Your Guide to the Profitable World of Offshore Oil…

[Ed. Note: Our resident Harvard-trained geologist and ex-naval officer Byron King is back yet again. Today, Byron is exploring the sizeable risks and handsome rewards of offshore oil exploration. Enjoy.]

Far offshore and deep beneath the seabed lies the future of the oil industry.

There’s a long, fascinating story here. But the short version is that in the past couple of decades, geologists have come to understand that there are large volumes of oil offshore. There’s a vast new hydrocarbon resource in the deep offshore waiting to be found.

In some areas of the deep offshore, the geology is such that you can actually “move the reserve needle” with large finds. We’re talking about the possibility of finding hundreds of millions of barrels of oil in one place, or even billions of barrels. It’s quite a prize. In fact, this new deep-offshore frontier makes for immense energy numbers, with strategic implications for an oil-constrained future.

But working offshore is quite unlike the olden days of finding large oil fields on land. Today, going far offshore and drilling deep down is a couple orders of magnitude more difficult than what we’ve experienced in the past. And the technical and operational effort is far beyond what most people, politicians, and policymakers realize.

It’s a huge effort to go far out, deep down, and work safely in the oceanic environment. The technology is extraordinary, as are the daily operational challenges. Indeed, it’s not just hard for most landlubbers to understand; it’s hard for many people who aren’t insiders to the offshore industry to appreciate as well.

I had the rare opportunity to go offshore and visit a working drilling ship positioned about 240 miles south of New Orleans, in the deep waters of the Gulf of Mexico. The water depth in the area is 6,750 feet to seabed, or the “mud line,” as the veterans call it. And the nearest dry land is 208 miles away, as the crow flies — a very tired crow, indeed.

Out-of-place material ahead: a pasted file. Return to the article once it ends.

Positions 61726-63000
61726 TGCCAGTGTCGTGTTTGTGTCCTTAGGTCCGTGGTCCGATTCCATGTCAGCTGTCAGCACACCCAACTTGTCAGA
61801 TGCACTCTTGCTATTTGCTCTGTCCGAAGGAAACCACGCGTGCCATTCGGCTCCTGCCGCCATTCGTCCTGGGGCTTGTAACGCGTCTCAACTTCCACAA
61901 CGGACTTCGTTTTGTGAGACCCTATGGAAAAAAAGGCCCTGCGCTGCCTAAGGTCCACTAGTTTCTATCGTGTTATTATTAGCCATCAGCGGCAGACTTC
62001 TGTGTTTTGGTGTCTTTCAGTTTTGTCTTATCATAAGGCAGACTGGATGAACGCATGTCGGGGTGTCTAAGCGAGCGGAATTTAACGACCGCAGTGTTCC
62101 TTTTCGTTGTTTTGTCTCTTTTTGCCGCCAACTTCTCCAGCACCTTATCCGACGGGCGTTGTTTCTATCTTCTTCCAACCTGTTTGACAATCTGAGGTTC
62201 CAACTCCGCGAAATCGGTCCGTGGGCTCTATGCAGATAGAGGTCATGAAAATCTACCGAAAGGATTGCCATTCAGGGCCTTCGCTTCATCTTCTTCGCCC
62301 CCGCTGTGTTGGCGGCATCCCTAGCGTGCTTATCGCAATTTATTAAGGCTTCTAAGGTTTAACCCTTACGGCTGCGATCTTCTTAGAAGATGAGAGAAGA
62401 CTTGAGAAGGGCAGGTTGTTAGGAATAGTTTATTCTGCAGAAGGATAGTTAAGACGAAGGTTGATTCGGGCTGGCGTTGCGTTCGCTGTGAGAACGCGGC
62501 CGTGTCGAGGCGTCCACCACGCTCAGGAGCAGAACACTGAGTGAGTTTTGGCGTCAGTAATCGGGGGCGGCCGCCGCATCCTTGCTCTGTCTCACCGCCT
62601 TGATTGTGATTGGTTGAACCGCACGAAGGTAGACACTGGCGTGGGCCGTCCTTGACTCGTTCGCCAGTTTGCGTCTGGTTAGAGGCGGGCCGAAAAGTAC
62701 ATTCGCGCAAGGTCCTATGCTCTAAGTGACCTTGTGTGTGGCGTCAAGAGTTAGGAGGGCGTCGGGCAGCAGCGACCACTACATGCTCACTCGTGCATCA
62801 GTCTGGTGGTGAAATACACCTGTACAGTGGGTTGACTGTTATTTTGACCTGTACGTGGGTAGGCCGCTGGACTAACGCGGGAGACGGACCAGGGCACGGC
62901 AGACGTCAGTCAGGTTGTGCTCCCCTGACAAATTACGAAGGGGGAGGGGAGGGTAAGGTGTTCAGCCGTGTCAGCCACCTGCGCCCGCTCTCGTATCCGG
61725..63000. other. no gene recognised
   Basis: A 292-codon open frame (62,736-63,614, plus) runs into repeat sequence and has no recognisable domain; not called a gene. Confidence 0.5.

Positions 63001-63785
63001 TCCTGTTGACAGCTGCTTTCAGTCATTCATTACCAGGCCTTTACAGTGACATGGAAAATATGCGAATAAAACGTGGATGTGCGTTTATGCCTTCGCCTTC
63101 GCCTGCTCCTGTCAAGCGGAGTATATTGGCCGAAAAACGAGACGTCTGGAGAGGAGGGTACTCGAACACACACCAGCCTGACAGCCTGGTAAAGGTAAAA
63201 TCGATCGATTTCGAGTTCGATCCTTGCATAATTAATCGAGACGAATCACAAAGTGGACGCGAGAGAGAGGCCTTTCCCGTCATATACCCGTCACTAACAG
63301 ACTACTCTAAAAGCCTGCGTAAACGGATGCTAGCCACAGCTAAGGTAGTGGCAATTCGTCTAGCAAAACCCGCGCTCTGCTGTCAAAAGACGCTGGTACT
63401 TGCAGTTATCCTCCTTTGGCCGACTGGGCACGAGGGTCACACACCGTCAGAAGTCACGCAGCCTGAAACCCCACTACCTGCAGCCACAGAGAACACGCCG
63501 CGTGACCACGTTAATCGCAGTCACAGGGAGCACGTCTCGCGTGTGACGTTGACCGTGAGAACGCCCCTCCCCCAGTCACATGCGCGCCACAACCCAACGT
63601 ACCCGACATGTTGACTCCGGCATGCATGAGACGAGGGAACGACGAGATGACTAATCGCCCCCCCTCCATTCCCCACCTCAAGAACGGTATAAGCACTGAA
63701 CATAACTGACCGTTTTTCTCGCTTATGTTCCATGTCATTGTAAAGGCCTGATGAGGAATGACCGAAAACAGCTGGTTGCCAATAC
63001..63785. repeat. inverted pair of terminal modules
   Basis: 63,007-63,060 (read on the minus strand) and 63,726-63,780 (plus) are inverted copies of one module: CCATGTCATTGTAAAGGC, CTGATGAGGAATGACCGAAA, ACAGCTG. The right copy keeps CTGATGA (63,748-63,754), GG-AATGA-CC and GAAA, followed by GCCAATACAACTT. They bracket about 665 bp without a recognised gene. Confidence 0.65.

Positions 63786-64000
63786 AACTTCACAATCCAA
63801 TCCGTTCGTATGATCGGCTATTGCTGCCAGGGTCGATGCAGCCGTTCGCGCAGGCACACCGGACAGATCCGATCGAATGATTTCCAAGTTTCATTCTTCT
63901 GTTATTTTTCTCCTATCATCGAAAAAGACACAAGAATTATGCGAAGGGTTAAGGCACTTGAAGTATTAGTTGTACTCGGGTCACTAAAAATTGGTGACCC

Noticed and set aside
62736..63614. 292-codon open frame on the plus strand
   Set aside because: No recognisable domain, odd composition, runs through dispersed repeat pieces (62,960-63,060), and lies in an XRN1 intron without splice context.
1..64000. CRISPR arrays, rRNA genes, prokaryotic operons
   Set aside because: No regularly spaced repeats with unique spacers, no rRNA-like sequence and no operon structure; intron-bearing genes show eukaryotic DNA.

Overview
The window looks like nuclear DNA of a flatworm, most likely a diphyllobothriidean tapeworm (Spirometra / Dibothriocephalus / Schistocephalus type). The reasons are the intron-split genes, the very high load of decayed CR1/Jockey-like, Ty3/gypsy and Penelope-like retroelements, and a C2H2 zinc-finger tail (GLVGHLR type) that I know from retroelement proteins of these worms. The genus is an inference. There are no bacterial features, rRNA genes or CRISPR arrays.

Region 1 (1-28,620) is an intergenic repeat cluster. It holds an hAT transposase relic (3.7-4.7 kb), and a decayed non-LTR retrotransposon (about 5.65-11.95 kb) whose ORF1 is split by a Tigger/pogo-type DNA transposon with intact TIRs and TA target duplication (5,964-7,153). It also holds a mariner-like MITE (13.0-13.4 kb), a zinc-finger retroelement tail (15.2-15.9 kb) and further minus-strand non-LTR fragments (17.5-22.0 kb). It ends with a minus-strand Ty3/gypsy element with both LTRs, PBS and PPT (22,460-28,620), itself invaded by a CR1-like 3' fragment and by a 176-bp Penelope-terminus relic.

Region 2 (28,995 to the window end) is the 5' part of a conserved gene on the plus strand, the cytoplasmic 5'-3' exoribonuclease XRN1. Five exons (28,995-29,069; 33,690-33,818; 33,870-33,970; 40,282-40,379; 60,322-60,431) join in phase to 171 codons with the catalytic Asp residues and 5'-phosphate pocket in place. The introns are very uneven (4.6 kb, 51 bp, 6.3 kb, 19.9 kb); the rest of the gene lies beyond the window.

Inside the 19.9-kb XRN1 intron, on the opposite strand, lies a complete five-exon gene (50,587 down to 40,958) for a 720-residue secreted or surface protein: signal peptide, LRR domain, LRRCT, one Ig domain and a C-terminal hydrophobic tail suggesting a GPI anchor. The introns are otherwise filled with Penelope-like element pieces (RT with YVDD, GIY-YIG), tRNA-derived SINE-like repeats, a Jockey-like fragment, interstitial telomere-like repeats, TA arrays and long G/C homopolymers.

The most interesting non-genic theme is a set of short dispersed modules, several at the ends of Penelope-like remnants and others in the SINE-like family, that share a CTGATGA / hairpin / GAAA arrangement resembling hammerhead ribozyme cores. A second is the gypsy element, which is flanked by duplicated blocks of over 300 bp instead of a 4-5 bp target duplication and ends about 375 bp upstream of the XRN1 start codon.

Discoverer Inspiration, Conducting Exploration

The vessel I visited is named the Discoverer Inspiration, owned by Transocean Ltd. This is a brand-new vessel, launched in 2009 and still fresh from the builder’s yards in South Korea. Inspiration is under a long-term contract with Chevron.

Chevron has a long list of deep-water oil prospects in the Gulf of Mexico, not to mention in many other parts of the world. Thus does Chevron require an ultra-modern ship like Inspiration to do the drilling.

To this end, Chevron is committing $1 million per day over the next five years — about $2 billion — for Inspiration to explore and test these deep-water prospects. And the effort will require all of Inspiration’s astonishing capabilities.

Let me emphasize that the well I saw under way is an EXPLORATION well. Chevron does not “know” for sure that there’s oil there. Certainly, Chevron’s geologists and management hope to find oil. But even the best of odds are that one of six-eight exploration wells is successful. Most often, the wells find “information,” which is a euphemism for “We spent a hell of a lot of money but didn’t find commercial oil.”

In essence, Chevron is making a gigantic bet. It’s using a drill bit attached to a $700 million, state-of-the-art drilling vessel. Just this one well has a project budget in excess of $150 million. It’s not for the faint of heart.

Welcome to the Modern Oil Age

Also, IF this particular well finds oil — it’s a big “if” — there is NO EXISTING TECHNOLOGY to extract it. So a successful exploration find will simply prompt the need for more research and development of new technology to develop a distant oil field, under a mile and a half of water, with no offshore logistical infrastructure for about 100 miles. Under the best of circumstances, Chevron couldn’t lift any oil for perhaps six, eight or 10 years — maybe more. In this business, you have to think very long term.

Here’s a rough outline of the technical challenges that await the explorer in this new, deep-water realm.

On one hand, welcome to the modern oil age. On the other, I know that the circumstances are such as to make some people wonder why the folks at Chevron do it.

I believe I can answer that second question. It’s because the volumes of oil out there are so large as to make it worth the time, capital and effort of the likes of a company like Chevron. Also, if Chevron doesn’t do it, then who will? There are only a few other firms in the world that have the capable people, innovative technology, world-class safety performance, capital strength and industry partnerships to undertake such challenges.

So Chevron and Transocean are committing immense amounts of capital and technical expertise to a long five-year mission — which is only the start of an effort that could last for much of the 21st century. Inspiration is, in a sense, the new starship of a real “trek” into the unknown realm of deep-sea oil exploration and development. This is the future of oil.

That’s all for now.


Byron W. King
Editor, Outstanding Investments

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